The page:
On Birky’s technical wish list are expanded inserting capabilities, MICR printing add-ons for the InfoPrint 5000s, dynamic perforating, and, if a demand for transpromo and marketing-related documents materializes, cut-sheet inkjet equipment. But for now, he’s concentrating on getting everything he can from the existing resources so that customers can be sure they are getting everything they expect from Urban Fulfillment Services.
“You can’t say no to an SLA,” Birky says.
High Praise for High-Output Inkjet
The Urban Fulfillment Services in-plant does 100% of its printing on two Ricoh InfoPrint 5000 GP continuous-feed inkjet presses. The InfoPrint 5000 GP platform prints rolls of paper from 6.4" to 20.4" wide at top speeds of 210 or 420 feet per minute in full color simplex, depending on the model. Its 720x720-dpi resolution can be boosted to an effective 1,440 dpi with stochastic screening and dynamic variable drop sizing. Although the predominant color of the in-plant's output is black, every document is a four-color job. All contain variable content.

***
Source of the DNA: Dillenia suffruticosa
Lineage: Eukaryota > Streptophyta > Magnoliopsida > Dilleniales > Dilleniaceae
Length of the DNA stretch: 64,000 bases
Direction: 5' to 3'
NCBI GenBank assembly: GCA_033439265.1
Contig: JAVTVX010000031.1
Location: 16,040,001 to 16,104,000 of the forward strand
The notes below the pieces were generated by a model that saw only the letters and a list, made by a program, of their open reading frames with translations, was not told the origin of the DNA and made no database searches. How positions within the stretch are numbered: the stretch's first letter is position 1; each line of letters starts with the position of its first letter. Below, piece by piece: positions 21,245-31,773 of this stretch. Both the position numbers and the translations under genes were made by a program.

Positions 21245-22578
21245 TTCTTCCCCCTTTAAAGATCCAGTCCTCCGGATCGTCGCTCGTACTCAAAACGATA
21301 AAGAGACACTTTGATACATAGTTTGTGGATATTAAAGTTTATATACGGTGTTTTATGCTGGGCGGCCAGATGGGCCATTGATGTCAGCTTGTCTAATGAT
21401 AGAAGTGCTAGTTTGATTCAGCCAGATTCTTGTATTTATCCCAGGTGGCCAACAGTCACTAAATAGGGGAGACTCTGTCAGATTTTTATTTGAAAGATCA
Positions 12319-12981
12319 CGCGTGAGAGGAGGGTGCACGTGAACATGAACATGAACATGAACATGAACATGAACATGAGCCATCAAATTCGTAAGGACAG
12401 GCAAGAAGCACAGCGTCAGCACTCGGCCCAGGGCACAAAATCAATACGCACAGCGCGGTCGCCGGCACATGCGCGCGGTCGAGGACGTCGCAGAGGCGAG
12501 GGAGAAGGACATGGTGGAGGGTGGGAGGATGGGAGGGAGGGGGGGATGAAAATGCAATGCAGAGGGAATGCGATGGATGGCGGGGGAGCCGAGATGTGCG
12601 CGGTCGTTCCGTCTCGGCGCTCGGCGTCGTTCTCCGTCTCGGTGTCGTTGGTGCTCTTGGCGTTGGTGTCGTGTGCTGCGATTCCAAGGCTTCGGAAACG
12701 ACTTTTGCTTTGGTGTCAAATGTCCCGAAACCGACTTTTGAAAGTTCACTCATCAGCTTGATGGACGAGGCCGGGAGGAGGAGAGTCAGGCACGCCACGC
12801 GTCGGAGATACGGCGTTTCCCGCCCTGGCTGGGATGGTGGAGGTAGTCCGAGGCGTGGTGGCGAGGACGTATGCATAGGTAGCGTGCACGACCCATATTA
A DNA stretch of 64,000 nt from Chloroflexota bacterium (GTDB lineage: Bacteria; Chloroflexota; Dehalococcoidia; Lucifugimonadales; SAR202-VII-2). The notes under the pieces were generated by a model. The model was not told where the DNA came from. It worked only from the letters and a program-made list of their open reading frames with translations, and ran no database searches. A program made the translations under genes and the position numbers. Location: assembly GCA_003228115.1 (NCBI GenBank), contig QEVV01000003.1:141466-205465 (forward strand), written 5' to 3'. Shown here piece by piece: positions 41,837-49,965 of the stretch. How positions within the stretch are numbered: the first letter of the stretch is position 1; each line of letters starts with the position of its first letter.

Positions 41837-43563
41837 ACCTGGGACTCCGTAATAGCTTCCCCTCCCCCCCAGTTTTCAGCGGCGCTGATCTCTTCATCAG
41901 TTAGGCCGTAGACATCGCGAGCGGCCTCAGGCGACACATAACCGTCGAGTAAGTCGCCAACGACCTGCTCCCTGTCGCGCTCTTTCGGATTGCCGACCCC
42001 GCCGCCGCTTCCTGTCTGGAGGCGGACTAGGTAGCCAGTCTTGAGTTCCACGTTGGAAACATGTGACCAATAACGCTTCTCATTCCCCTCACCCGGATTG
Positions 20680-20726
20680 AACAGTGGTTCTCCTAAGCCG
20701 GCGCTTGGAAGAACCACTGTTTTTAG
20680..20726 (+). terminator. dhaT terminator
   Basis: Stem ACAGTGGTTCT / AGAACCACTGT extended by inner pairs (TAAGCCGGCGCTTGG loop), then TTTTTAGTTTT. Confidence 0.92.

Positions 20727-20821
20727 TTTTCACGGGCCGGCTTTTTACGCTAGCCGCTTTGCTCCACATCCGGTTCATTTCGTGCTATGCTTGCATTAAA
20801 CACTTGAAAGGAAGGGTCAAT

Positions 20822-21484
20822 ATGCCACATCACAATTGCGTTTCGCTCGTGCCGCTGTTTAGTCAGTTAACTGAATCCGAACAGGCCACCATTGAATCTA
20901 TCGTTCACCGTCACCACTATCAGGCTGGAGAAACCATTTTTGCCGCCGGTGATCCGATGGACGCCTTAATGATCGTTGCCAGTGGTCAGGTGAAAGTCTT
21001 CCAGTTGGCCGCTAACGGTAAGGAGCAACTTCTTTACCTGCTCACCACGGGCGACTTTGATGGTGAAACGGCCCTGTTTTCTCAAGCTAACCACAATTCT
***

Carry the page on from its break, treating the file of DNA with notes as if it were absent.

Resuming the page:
Birky says that Urban Fulfillment Services chose the InfoPrint 5000 GP primarily because of its reputation for reliability and cost efficiency. He cites Ricoh's "thought leadership in inkjet" as well as its record as a press supplier to market segments similar to the one that Urban Fulfillment Services operates in.
Birky, who gave several presentations about his operation at the recent Inkjet Summit, believes that continuous-feed production inkjet has more than demonstrated its merits as a solution for the kinds of printing that Urban Fulfillment Services' in-plant cares about. He says that although the process doesn't have as long a track record as toner-based systems, it's become a mature technology in its own right for shops that need high throughput, media handling versatility and consistent print quality.